TREASURER Joe Hockey has appealed to Labor's "responsibility" to help pass the Abbott government's $38 billion of budget cuts, as it faces a wall of opposition to the promised savings.
Mr Hockey's attempted ultimatum came as Prime Minister Tony Abbott claimed the nation's Triple A credit rating was at risk if Labor did not come on board.
But Mr Abbott's claim, coming as the government finds few friends in the Senate willing to pass the cuts, was quickly discredited by ratings agency Standard and Poor's, which said the nation's economic outlook was "stable".
That statement has further eroded the government's claims of a "budget emergency", a key argument backing the cuts, which Labor leader Bill Shorten and key powerbroker Clive Palmer have both said, was a "confected" problem.
The budget cuts, which Mr Hockey on Tuesday said could only be passed by new legislation through parliament, included $3.5 billion for Medicare co-payments, $4.1 billion in fuel excise rises and $5 billion in higher education savings.
"In total - Labor's opposing $35.8 billion of initiatives that are going to repair the budget bottom line, plus the impact of course on the interest re-payment associated with that increase in the debt if those savings are not identified, which effectively means that it is around $40 billion," Mr Hockey said.
"It is not good enough to oppose the measures that we announced in the budget and to oppose the measures that we took to the last election and to oppose the savings measures he took to the last election.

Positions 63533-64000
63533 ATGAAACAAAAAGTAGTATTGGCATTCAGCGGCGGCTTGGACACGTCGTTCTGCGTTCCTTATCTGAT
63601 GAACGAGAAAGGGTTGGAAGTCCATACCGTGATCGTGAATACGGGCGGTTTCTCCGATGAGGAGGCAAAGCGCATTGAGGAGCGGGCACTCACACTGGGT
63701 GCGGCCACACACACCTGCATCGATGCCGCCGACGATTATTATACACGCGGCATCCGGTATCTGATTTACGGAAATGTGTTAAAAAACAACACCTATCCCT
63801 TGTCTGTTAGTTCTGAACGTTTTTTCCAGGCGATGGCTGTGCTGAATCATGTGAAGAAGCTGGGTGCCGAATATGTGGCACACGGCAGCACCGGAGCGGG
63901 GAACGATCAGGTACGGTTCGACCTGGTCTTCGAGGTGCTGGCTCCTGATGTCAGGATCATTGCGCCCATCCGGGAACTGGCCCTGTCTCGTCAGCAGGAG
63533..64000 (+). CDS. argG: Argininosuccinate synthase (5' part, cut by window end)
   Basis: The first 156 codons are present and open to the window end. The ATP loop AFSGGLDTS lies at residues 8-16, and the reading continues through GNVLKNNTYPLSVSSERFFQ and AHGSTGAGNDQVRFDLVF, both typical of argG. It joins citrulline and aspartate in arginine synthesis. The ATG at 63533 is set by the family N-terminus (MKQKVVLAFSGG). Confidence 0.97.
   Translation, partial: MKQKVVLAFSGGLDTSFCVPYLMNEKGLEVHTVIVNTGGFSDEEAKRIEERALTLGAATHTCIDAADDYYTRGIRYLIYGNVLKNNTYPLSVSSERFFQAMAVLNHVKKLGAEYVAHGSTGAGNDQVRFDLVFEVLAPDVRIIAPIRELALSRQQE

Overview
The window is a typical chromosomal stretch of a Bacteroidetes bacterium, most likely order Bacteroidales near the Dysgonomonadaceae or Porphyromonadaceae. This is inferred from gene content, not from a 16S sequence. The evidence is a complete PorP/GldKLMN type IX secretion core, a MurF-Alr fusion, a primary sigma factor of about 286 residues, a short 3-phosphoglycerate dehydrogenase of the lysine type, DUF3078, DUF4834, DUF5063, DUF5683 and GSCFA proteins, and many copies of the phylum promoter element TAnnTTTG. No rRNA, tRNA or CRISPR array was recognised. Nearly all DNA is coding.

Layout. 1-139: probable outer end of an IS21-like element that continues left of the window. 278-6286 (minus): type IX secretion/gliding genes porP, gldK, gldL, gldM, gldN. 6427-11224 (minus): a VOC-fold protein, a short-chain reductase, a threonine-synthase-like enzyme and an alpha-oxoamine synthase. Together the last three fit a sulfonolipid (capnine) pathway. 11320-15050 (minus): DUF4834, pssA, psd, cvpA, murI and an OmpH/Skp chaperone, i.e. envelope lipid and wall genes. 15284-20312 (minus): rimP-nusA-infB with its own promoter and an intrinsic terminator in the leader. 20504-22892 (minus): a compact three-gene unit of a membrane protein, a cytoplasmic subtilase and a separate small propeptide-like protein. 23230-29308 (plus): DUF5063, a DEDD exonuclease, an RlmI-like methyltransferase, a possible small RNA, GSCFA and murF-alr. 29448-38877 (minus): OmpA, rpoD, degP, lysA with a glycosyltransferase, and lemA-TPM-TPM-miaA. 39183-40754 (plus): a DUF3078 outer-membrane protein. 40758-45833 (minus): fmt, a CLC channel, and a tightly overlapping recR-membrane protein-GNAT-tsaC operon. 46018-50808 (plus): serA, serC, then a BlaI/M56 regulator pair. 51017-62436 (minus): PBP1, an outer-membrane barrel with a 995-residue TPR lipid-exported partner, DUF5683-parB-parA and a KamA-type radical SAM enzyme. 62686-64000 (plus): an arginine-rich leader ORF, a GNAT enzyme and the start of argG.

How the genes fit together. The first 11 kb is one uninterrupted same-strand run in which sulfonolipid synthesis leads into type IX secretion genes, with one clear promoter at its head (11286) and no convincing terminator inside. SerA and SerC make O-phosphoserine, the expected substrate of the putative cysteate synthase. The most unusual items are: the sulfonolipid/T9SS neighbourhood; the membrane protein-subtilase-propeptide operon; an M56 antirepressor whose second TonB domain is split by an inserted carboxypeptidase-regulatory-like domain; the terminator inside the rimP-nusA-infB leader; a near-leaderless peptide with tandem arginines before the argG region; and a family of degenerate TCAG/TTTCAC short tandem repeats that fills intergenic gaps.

"(Mr Shorten) actually has to provide an alternative. Otherwise things will start to fall apart, and why? Because there is a cost associated with not fixing the budget."
But Mr Hockey's statement has laid bare the government's dilemma over the cuts - with state governments opposing the budget's $80 billion in education and health cost-shifting, and a Senate unlikely to come to the party on other major savings.
Without these, the key savings in the Abbott government's first budget, the forecasts for returning the Commonwealth coffers to surplus in a decade will be worthless.
It also comes as key Coalition backbenchers speak out, many in private, that they were kept in the dark on the full extent of the cuts.
Queensland Senator Ian MacDonald publicly criticised the budget process, and the flack backbenchers are getting for the cuts, on the fact that the Coalition party room was not consulted.
Despite Mr Abbott on Tuesday saying he would not consider changes to the GST, Senator MacDonald said either broadening the tax to fresh produce, or increasing its rate, had to be part of the conversation on rectifying the budget.
Mr Shorten said on Tuesday if Australia lost the Triple A credit rating - a key achievement under the previous government - then it would be on Mr Abbott's head.